Employment Appeal Tribunal – January 2018 To act fairly when deciding not to renew an employee’s fixed-term contract, are employers only required to comply with the Fixed-term Employees (Prevention of Less Favourable Treatment) Regulations 2002? The Regulations provide protection for fixed-term employees against less favourable treatment in comparison to a comparable full-time worker. This includes the right to not be treated less favourably regarding the opportunity to secure permanent…

Equality

Employment Appeal Tribunal – November 2017 Dismissal because of marital difficulties could engage the protected characteristic of marriage and civil partnership. Facts Reverend Gould was employed as a minister within the North London church from 1 September 1995 until his summary dismissal on 1 August 2016. During his ministry, the congregation grew and the church prospered. Rev. Gould married in 1997 but there were difficulties in his marriage. These difficulties were raised by the…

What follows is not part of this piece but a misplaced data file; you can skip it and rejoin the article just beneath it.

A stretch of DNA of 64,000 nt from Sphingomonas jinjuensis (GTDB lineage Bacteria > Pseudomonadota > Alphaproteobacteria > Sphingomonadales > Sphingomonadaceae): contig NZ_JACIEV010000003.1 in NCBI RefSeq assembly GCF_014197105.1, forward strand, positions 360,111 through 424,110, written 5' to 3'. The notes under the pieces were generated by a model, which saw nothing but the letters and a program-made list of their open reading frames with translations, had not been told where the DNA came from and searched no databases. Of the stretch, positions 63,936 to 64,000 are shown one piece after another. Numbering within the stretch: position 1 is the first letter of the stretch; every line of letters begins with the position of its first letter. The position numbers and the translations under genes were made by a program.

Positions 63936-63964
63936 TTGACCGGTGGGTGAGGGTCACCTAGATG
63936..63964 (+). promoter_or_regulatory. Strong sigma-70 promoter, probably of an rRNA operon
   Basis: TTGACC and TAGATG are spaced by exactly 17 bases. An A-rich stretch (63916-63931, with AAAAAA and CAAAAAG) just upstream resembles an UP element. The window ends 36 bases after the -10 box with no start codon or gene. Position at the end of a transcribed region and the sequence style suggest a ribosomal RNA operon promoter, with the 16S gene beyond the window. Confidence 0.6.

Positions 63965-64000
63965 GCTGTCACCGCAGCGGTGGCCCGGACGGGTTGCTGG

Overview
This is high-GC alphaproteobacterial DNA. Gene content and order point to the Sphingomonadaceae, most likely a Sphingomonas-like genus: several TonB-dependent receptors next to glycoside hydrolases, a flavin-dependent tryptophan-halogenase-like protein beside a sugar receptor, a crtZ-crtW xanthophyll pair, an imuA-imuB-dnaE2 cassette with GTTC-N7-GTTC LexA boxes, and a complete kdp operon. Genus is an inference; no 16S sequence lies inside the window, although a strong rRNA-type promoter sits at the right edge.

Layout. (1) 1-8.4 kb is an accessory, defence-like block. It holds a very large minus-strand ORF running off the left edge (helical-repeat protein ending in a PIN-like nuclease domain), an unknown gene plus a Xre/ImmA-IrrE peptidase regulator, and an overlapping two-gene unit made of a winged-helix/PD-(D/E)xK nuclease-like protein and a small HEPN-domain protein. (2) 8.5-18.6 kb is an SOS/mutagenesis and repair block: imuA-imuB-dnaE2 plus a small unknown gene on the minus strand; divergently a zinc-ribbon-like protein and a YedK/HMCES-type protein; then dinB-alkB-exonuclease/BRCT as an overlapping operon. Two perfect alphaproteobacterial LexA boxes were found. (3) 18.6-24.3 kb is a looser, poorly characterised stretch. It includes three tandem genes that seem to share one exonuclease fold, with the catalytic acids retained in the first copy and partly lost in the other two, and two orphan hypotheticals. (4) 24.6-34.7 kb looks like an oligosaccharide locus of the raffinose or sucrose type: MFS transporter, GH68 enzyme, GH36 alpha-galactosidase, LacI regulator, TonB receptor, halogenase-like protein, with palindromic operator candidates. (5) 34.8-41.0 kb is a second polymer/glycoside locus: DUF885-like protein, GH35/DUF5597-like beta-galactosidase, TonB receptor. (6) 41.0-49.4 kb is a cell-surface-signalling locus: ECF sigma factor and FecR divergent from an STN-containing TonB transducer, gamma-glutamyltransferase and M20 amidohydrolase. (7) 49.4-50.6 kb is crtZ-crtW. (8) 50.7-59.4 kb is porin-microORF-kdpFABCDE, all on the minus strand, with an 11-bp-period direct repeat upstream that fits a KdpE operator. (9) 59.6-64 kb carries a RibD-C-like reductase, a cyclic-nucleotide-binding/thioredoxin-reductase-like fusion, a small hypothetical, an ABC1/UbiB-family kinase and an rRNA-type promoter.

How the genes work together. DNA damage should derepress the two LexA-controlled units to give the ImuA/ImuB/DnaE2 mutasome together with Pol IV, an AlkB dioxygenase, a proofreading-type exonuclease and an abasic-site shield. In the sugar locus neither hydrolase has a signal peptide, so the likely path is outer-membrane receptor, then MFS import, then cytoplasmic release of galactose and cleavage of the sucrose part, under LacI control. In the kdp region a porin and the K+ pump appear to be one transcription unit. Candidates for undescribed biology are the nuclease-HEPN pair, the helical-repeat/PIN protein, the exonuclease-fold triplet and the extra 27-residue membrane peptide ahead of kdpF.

Employees and workers

Court of Appeal – January 2018 District Judge could not claim whistle-blowing protection as she was solely an office-holder, and not a worker under s230(3) of the Employment Rights Act 1996. Individuals are protected against suffering a detriment due to making a protected disclosure if they are a worker under s230(3) Employment Rights Act 1996 (‘ERA’). This defines a worker as an individual who has entered in to, or works under, a contract of employment or any other contract whether express…

Business principles

Can shorter breaks be aggregated to satisfy a worker's entitlement to a 20 minute rest break under the Working Time Regulations? Note: This decision has been appealed and overturned by the Court of Appeal. Under Regulation 12, workers are entitled to an uninterrupted rest break lasting at least 20 minutes if their daily working time is more than six hours. Regulation 21(f) states workers in railway transport roles carrying out activities relating to the continuity and regularity of…

Pay and benefits